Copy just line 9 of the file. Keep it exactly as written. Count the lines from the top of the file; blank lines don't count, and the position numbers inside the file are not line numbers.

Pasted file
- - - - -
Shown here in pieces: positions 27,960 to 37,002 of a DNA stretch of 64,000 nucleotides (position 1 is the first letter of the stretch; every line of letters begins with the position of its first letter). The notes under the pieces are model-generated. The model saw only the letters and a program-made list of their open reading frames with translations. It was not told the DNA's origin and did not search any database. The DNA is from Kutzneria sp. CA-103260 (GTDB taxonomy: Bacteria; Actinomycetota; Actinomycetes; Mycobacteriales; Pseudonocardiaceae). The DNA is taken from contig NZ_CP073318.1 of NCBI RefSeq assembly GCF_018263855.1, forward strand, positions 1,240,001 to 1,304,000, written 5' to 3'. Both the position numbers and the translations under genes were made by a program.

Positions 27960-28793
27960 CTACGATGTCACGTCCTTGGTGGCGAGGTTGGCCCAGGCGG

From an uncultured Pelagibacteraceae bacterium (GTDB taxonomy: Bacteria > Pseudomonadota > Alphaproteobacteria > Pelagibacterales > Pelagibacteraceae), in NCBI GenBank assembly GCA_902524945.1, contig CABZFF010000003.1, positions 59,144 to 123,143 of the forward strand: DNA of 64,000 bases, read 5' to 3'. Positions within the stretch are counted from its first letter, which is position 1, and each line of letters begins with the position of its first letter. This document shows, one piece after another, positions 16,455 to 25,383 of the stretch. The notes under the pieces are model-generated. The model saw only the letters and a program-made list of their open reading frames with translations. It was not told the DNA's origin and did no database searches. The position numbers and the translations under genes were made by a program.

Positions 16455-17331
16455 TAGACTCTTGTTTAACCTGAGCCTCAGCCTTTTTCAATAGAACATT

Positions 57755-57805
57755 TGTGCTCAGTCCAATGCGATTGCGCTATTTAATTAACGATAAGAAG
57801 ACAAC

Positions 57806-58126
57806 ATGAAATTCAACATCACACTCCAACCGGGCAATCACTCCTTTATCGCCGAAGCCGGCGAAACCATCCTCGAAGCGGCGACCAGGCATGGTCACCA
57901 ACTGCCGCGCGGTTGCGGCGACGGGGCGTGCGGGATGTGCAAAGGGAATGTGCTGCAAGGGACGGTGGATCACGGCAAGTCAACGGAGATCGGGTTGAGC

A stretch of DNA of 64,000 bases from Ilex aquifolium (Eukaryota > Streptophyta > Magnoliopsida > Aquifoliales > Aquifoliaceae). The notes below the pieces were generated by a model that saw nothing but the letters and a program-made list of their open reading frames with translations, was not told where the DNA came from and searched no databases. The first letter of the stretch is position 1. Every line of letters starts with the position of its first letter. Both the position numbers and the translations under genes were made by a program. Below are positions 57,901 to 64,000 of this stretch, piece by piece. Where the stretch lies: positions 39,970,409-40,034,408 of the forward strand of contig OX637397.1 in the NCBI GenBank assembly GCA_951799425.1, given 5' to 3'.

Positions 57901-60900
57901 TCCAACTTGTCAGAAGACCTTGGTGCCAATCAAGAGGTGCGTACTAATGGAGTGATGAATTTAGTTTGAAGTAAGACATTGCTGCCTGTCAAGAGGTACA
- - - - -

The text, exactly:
57801 ACAAC